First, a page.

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National Museum of Australia

Collection Explorer



  • Dr Herbert Basedow collection(424)

    Glass plate negative of 17 Bathurst Island, Northern Territory, spears against trellis fence with board bearing a wooden tape measure, photographed by Herbert Basedow, between 1911 and 1914
    Glass plate negative - Deception Creek, Red Gorge, Flinders Ranges, South Australia, photographed by Herbert Basedow, between 1905 and 1914
    Film negative - Expedition party on march, central Australia, photographed by Herbert Basedow, 1926
    Film negative - Laurie Coonan shoeing a horse, Arnhem Land, Northern Territory, photographed by Herbert Basedow, 1928
  • Josef Lebovic Gallery collection no. 1(7553)

    Cathedral Rocks
    Following suit
    The wheat team
    Interior of the Holy Trinity Church, Granville
  • Raymond Holliday collection(78)

    Viola made by William Holliday, 1963
    Violin made by William Auchterlonie, 1939
    Volin case for John Devereux violin
    Violin made by  F. Chainie

    The Raymond Holliday collection comprise 64 violins, two viola, four violin bows, 23 music cases, one display case demonstrating flute-head making, and three booklets. The collection also features significant documentation detailing information about Australian violin makers and a selection of material representing Raymond Holliday's flute-making business.

    The collection is representative of one century of Australian violin-making from the 1800s to the late 1900s. It demonstrates the variety of makers and skills in the craft. It is also distinguished by the collector's hand - his creations, his life-long passion for violins, and his important role in advocating recognition of Australian musical instrument making. The collection features violins and violas, most of which were made by a very wide cross-section of Australian makers including well known professionals, or makers using Australian timbers. The handmade display of flute head joints used to promote Holliday's business at instrument-making fairs and music exhibitions is a poignant object showing his flute-making activities. The collection reflects the value of music in everyday life and the determination to innovate, experiment and create.

  • Inada Holdings 19/08/1985 collection(4)

    Aboriginal sovereignty
    Aboriginal Land Rights
    Circular black and red badge with central yellow circle [Aboriginal flag]
    Pay the Rent
  • American-Australian Scientific Expedition to Arnhem Land (AASEAL) collection(218)

    Untitled work on paper, Yirrkala, 1948
    South East Wind
    Wood carving - female human figure
  • Springfield - Faithfull Family collection(3501)

    School report
    Lilian Faithfull on her wedding day, 16 February 1898, standing on the verandah at Springfield
    Brass 360 degree protractor
    The post which the Bush Ranger stood behind when Percy fired at him. The hole is shown in the picture

    The Springfield Collection comprises about 1550 artefacts from Springfield station, south of Goulburn. It includes colonial era costume, a bushranger medal, surveying instruments, a late-19th century landau, firearms and edged weapons, wool samples and Joseph Foveaux's pocket watch and bible. The objects are complemented by over 400 photographs. This diverse collection reflects the growth and economic success of the property, responses to changes in the wool market and the daily lives of the people who have lived on Springfield.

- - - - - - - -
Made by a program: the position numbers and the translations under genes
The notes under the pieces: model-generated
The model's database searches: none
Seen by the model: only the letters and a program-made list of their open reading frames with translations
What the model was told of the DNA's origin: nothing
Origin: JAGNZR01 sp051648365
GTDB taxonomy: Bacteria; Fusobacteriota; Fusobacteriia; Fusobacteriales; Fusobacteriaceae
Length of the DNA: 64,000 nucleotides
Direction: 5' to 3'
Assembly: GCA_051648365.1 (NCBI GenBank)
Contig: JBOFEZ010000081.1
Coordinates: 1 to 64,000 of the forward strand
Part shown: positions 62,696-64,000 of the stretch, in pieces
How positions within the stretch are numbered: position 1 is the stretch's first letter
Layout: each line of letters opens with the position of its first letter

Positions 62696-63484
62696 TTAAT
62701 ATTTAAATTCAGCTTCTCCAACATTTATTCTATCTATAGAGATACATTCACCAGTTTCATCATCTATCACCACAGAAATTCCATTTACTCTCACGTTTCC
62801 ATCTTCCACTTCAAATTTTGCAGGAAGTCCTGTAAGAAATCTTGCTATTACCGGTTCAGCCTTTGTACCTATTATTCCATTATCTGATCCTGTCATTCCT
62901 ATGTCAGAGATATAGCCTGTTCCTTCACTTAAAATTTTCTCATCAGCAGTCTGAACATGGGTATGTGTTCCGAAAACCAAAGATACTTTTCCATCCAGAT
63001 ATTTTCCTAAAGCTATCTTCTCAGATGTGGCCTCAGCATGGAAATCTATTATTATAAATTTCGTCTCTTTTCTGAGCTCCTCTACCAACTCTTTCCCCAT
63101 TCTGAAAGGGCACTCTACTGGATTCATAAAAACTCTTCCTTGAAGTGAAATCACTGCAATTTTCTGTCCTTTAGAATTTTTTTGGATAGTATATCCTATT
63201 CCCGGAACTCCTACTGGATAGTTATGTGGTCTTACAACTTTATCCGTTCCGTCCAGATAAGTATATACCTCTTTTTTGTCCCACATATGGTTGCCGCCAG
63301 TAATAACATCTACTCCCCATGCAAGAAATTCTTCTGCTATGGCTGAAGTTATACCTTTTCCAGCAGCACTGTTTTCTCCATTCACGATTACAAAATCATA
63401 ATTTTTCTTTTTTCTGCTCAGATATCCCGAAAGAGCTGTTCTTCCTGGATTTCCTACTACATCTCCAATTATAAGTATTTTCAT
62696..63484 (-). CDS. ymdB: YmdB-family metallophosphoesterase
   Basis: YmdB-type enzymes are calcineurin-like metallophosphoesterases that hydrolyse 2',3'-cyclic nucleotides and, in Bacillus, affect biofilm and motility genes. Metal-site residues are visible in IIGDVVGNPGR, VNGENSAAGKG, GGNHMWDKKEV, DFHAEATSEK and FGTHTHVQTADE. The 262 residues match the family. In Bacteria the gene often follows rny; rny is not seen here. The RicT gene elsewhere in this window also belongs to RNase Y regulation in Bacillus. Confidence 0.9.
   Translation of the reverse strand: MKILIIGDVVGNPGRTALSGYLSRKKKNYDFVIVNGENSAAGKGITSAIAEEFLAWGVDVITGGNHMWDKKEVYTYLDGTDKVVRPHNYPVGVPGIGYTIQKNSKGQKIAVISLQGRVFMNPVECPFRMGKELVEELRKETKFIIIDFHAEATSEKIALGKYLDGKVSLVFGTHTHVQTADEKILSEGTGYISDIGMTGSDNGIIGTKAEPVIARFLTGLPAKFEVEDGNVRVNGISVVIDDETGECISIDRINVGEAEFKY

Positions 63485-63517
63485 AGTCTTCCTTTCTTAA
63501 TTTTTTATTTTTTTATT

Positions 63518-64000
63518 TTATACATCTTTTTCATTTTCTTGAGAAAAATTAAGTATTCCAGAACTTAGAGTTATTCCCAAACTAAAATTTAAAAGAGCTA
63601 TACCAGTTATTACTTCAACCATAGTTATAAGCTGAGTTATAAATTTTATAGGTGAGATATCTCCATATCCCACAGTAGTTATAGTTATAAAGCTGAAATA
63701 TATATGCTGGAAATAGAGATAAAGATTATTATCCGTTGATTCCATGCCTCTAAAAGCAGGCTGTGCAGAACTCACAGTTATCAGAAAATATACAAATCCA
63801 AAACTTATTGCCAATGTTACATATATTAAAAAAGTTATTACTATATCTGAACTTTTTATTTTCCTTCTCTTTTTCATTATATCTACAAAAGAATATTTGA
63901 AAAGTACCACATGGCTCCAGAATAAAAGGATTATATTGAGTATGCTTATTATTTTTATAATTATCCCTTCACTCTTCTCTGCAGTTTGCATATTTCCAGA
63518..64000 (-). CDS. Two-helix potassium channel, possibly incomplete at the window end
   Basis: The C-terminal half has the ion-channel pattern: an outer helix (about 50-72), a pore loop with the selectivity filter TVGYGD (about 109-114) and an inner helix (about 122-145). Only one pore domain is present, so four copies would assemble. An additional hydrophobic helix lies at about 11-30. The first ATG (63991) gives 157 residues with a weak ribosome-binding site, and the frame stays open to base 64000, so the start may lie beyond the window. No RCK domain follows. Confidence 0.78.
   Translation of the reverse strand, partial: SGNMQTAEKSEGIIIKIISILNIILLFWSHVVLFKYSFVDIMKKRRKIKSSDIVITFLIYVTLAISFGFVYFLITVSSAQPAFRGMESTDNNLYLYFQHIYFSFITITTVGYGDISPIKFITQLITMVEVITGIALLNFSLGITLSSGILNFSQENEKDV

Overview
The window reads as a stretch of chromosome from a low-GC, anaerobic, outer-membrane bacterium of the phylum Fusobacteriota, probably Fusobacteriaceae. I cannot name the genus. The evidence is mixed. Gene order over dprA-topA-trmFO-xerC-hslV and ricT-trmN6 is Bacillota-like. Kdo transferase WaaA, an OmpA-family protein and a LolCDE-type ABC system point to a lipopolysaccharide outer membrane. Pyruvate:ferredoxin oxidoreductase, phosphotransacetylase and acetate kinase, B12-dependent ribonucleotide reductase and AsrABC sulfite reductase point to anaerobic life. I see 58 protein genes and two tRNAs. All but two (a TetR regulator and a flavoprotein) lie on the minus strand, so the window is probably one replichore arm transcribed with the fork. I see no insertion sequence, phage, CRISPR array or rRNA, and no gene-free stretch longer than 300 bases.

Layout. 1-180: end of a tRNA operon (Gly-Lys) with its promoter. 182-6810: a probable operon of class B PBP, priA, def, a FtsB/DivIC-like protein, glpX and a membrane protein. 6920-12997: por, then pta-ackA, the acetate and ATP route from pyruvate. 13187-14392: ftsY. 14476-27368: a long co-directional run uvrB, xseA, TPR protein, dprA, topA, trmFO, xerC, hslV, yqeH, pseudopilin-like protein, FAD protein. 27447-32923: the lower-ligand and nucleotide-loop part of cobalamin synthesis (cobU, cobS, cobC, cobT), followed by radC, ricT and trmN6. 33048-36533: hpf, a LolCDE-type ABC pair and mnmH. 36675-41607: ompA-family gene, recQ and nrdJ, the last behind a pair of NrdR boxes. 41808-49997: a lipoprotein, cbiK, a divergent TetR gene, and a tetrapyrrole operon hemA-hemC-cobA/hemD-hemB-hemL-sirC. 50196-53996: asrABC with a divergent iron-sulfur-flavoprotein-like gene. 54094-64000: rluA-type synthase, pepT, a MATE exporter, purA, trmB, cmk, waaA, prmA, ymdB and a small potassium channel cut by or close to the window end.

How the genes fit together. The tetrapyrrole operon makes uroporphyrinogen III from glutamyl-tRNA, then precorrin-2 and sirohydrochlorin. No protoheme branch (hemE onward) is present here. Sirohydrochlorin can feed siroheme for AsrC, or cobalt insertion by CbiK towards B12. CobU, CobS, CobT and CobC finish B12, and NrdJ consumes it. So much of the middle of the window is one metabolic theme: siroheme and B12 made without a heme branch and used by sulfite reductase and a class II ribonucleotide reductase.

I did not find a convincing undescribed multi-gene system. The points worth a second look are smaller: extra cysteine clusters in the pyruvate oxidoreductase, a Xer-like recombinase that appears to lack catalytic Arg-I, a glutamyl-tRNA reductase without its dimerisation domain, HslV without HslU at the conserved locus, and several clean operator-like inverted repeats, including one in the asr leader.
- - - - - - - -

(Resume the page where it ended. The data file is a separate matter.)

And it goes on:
Springfield has grown from a 518-hectare land grant given to William Pitt Faithfull in 1828 to the current 3183 hectares with ownership remaining in the one family. William Pitt Faithfull established the Springfield Merino Stud in 1838 with ten rams selected from the Macarthur Camden Park stud. The stud evolved slowly over the years until the early 1950s when, under the management of Jim Maple-Brown, a scientific approach to wool-growing was adopted and the stud's name was changed to Fonthill to reflect this.

  • Hinchley Family collection(1)

    Water rat skin cape made from over 50 pelts

    The Hinchley Family Collection contains a 1940s water rat skin cape made from 51 pelts. It is fully lined with rayon, and is secured by a ribbon and two hook and eye fasteners. The cape is in excellent condition.

    The water rats used to make the cape were trapped by Hinchley family members in the Riverina, New South Wales, using old jam tins bated with sardines or fish oil. The pelts were taken to a Wagga Wagga furrier - the Schultz Tannery - to be made into a cape. Trapping of water rats, which are a native species, is now illegal but in the 1930s and 1940s water rats were trapped in large numbers for their fur. The height of fashion, fur items were popular in the first half of the twentieth century. When a shortage in the supply of muskrat fur from America occurred in the late 1930s, trapping of local water rats intensified. In the 1940s, as World War II continued, bans on fur importations increased demand for local furs. Some farmers and fishermen, who considered them a pest, also trapped water rats. Once thought to be at risk, the species now has secure population levels. The cape is a rare item, irreplaceable under current wildlife conservation laws

  • Horne-Bowie collection(720)

    Bottom grinding stone [stone implement]
    Glass spearhead
    Kimberley point